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ANF05. Fathers of the Third Century: Hippolytus, Cyprian, Caius, Novatian, Appendix
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Chapter XIX.—Theodotus.10541054    [Vol. iii. p. 654, this series, where it should have been noted that the Appendix to Tertullian is supposed by Waterland to be “little else but an extract from Hippolytus.” He pronounces it “ancient and of good value.” See Wordsworth’s remarks on the biblidarion, p. 59.]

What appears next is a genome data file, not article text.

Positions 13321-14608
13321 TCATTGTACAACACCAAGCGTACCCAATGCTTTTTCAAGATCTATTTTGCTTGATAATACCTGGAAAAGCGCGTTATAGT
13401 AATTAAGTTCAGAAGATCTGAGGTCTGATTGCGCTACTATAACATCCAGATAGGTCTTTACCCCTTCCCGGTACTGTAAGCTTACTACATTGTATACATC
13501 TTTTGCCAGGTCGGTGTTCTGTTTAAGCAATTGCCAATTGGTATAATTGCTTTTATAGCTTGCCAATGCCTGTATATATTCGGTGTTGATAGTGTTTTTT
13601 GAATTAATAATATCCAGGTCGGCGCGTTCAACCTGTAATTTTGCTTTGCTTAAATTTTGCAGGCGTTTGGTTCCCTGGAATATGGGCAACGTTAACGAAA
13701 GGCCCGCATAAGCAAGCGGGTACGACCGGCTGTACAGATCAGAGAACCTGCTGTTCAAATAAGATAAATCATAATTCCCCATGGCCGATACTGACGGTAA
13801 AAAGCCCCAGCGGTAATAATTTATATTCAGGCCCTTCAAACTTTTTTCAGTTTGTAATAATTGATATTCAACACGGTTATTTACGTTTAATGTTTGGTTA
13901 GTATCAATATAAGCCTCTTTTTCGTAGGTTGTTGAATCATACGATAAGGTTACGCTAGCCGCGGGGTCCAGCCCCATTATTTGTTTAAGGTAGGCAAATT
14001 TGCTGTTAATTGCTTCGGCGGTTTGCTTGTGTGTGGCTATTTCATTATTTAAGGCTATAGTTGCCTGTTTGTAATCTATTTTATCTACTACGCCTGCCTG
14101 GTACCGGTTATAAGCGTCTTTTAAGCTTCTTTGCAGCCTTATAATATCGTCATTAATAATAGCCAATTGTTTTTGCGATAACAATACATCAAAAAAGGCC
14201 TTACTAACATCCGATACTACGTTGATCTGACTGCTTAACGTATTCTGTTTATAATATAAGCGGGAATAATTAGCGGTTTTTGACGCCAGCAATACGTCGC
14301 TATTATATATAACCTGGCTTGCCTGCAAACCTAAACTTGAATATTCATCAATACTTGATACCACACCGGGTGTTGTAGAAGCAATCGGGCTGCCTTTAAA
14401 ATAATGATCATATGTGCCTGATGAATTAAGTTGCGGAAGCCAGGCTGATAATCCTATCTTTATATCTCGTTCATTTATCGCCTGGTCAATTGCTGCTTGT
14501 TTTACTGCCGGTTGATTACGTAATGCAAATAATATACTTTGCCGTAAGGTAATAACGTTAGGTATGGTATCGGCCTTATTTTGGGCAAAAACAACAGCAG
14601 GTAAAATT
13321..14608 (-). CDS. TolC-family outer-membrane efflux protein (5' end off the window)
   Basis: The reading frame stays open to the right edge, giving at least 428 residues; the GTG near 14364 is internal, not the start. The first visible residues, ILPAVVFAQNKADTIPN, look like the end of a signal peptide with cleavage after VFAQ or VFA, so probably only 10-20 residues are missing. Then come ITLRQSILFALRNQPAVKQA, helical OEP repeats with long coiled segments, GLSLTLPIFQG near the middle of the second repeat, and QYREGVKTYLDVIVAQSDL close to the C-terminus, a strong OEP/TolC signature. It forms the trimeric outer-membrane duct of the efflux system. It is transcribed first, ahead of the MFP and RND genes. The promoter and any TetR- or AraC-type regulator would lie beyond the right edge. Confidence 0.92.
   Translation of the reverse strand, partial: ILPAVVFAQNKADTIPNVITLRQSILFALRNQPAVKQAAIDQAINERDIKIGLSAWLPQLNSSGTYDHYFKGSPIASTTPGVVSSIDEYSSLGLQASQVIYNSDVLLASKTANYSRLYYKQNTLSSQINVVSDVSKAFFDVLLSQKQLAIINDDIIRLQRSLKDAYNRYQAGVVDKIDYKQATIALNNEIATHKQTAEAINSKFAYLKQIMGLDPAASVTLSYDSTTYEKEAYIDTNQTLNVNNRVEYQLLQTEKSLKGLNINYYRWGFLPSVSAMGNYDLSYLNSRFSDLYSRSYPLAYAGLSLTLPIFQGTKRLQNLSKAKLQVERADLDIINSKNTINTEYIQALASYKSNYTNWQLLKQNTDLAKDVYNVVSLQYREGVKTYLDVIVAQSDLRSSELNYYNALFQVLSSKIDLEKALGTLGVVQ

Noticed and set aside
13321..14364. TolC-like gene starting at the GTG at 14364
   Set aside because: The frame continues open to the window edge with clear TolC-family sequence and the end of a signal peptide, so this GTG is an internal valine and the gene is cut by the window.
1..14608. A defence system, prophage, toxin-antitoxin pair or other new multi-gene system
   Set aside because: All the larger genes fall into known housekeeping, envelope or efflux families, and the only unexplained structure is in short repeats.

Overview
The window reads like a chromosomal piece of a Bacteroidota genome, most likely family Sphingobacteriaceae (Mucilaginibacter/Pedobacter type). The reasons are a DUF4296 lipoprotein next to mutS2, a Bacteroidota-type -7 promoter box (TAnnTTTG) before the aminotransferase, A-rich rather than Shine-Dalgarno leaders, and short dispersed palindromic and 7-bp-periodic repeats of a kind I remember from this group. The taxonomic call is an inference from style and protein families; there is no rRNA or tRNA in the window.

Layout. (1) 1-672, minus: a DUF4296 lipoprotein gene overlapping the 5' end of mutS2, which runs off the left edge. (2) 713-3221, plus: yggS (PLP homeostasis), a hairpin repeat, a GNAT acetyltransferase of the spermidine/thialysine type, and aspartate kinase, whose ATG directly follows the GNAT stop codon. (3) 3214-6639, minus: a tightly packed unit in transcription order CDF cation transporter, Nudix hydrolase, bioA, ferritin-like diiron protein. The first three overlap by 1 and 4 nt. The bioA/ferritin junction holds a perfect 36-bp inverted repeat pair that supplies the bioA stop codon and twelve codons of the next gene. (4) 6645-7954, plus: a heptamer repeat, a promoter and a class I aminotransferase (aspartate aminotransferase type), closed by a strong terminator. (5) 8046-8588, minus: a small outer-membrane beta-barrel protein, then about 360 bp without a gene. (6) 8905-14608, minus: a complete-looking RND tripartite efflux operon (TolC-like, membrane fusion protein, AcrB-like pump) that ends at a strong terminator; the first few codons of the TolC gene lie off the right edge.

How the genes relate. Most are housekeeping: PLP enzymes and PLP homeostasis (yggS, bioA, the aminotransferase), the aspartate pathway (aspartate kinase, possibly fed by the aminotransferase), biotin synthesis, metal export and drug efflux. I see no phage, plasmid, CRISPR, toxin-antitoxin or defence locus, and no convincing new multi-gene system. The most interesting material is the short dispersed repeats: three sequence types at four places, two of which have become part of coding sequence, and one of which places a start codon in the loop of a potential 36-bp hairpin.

But Theodotus of Byzantium introduced a heresy of the following description, alleging that all things were created by the true God; whereas that Christ, he states, in a manner similar to that advocated by the Gnostics already mentioned, made His appearance according to some mode of this description. And Theodotus affirms that Christ is a man of a kindred nature with all men, but that He surpasses them in this respect, that, according to the counsel of God, He had been born of a virgin, and the Holy Ghost had overshadowed His mother. This heretic, however, maintained that Jesus had not assumed flesh in the womb of the Virgin, but that afterwards Christ descended upon Jesus at His baptism in form of a dove. And from this circumstance, the followers of Theodotus affirm that at first miraculous powers did not acquire operating energy in the Saviour Himself. Theodotus, however, determines to deny the divinity of Christ. Now, opinions of this description were advanced by Theodotus.


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